Experienced Open Source Community Member
Jared Smith is a long time member of the Asterisk community and is a co-founder of the Asterisk Documentation Project. He co-authored the books Asterisk, The Future of Telephony, Editions I & II. As the architect of one of the early large-scale Asterisk installations, he also has a wealth of practical Asterisk knowledge. Jared has taught Asterisk training courses around the world, including Brazil, Canada, France, Jamaica, Korea, United Kingdom, and United States. Most recently, he has worked for Digium (the commercial company behind the Asterisk project) as Community Relations Manager and Training Manager.
Jared has also been an active member of the Fedora Project helping with documentation for several years. He was elected to the Fedora Documentation Steering Committee in 2007. He is a co-founder of the Utah Asterisk Users’ Group and helped to revive FREDLug, the Fredericksburg (Virginia) Linux Users’ Group.
Jared has well over a decade of large-scale systems administration, network operations, and programming experience along with several years of community relations, training, and voice-over-IP experience.
Jared has been speaking at user groups and technical conferences worldwide and serving on expert panels since 2004. He speaks on such topics as Voice Over IP Solutions, XML DocBook publishing, Open Source software, Top 10 Asterisk Tricks, and Community Relations Issues.
Active in the “Offline” Community
Jared volunteers for his local Boy Scouts of America Troop, and serves on the scout committee. He has been an 11-year old Scout Leader and will attend BSA Camp in 2010 with his son to celebrate 100 years of Scouting. He has also volunteered his time to a startup charter school by providing free telephony consulting services. Citizens for Families, a Utah group fighting to keep children from being exposed to inappropriate material on- and off-line, awarded Jared and his wife Jenny the “Protector of Children” award for their services in 2007. Jared is active at church, having served as a Children’s Sunday School (Primary) Teacher, Technical Consultant, Quorum Counselor, and Missionary Leader. He served a two-year mission for his church in Chile and Paraguay, and he speaks Spanish.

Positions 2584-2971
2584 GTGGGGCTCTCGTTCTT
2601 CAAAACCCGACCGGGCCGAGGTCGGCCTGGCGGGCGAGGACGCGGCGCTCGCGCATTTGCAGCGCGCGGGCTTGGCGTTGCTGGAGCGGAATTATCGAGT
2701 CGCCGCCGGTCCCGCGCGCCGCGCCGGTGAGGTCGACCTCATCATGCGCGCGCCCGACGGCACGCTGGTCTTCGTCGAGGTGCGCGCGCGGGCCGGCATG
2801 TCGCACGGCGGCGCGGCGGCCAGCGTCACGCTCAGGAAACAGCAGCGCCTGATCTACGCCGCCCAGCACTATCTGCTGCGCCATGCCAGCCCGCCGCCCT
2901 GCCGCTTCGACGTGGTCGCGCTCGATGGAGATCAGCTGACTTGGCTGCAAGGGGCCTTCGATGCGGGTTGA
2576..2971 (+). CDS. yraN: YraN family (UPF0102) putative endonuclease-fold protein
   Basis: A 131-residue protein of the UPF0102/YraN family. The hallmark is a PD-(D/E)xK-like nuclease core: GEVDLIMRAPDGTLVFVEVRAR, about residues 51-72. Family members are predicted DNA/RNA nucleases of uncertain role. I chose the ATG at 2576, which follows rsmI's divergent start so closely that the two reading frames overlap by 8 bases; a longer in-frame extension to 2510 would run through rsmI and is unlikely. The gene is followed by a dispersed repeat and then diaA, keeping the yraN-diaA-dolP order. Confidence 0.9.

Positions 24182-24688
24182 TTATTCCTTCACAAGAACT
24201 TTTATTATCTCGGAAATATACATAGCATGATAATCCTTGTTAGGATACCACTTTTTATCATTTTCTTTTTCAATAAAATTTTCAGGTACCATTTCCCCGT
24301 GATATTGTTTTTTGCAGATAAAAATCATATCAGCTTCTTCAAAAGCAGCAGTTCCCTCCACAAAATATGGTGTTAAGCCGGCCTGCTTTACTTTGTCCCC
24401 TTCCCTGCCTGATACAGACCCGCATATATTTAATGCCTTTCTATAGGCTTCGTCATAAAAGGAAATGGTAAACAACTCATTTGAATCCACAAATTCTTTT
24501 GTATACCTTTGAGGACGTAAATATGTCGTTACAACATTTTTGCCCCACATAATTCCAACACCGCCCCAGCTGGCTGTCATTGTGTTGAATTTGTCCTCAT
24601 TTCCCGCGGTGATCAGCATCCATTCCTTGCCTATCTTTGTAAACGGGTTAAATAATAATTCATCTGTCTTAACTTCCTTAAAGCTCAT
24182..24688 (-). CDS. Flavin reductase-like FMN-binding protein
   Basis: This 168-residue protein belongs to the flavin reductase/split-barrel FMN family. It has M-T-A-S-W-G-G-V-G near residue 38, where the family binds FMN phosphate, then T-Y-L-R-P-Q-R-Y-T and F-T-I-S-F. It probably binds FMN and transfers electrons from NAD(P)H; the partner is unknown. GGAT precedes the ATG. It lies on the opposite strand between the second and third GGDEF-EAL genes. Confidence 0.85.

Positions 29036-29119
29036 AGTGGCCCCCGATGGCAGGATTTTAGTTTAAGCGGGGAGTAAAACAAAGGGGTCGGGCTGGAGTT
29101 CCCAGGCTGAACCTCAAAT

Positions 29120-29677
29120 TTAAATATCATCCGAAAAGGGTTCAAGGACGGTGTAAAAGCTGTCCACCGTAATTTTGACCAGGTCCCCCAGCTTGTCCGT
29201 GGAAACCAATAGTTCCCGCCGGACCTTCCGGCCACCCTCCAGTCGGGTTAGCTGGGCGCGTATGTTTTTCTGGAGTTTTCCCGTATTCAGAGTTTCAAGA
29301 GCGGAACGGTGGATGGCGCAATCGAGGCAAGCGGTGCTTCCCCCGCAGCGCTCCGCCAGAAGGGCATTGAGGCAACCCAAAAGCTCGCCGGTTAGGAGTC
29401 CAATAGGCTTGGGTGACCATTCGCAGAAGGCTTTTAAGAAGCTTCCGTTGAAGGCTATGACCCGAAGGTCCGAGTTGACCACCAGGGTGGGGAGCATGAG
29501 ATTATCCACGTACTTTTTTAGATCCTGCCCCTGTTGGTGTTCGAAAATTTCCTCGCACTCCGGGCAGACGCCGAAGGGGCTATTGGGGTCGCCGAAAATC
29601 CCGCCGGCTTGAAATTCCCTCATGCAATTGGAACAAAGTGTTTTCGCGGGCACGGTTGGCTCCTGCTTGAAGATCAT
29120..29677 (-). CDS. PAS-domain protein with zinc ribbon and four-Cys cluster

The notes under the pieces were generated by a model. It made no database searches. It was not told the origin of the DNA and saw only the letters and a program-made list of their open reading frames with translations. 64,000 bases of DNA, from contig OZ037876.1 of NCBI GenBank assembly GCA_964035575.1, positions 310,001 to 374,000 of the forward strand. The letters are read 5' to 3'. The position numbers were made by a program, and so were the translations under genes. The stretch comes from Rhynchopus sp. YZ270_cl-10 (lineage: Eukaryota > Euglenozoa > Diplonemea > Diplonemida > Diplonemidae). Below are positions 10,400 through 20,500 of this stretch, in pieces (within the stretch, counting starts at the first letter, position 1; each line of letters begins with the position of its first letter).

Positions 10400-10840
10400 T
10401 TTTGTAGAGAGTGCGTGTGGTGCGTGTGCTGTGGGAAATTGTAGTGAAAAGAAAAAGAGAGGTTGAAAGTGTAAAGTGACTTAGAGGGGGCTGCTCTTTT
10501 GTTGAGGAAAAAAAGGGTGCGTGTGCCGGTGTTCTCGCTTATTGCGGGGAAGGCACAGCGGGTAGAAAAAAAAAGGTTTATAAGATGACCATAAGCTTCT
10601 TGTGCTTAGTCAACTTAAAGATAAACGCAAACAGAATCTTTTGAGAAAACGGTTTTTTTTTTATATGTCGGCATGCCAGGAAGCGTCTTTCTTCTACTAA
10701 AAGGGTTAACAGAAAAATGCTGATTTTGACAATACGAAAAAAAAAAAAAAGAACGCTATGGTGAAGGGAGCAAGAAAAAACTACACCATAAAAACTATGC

Jared is married with 2 children, 2 cats, and a dog. His family lives in Virginia on a 300+ acre farm that has been in his wife’s family for over 100 years.
- As a college Freshman in 1994, Jared won a prestigious competition at Utah State University: he stuffed 26 jumbo marshmallows in his mouth and successfully repeated the words “I am a chubby bunny” — that’s half a bag of marshmallows!
- Jared met his wife at a “Nerd Camp” following their Junior years of high school. Their love blossomed at the Advanced High School Studies Program (AHSSP) 1993 at Brigham Young University, where students studied the computer programming language ProLog for two weeks and earned two hours of college credit. Jared kept in touch by letter and fax (Jenny was the only other person Jared knew with a fax modem). They were married 3 years later, almost to the day of their first meeting.
- Jared used to write love letters to his wife in Prolog:
- Jared is a skilled marksman and enjoys shooting clay pigeons with his friends.
- Jared is an Eagle Scout.
- Jared is an Honorary Member of the Patawomeck Tribe of Virginia, the tribe of Pocahontas.
- Settlers of Catan, Seafarers of Catan, and Cities and Knights Expansion are Jared’s guilty pleasure. He and his wife play often with several groups of friends — they are hard core fans and even pass along a trophy with removable names to the winner of each game!
- Jared is interested in family history and has enjoyed several visits to England, Scotland, and Northern Ireland searching out his roots.
- The church choir is always disappointed when Jared travels, as he sings Bass (usually) and Tenor (if pressed) during the choir’s weekly practices. What he lacks in musical talent he makes up for in effort.
- Even though Jared has a blog, he’s not very good at writing in it. He doesn’t enjoy tooting his own horn, and would rather write about something technical than talk about himself.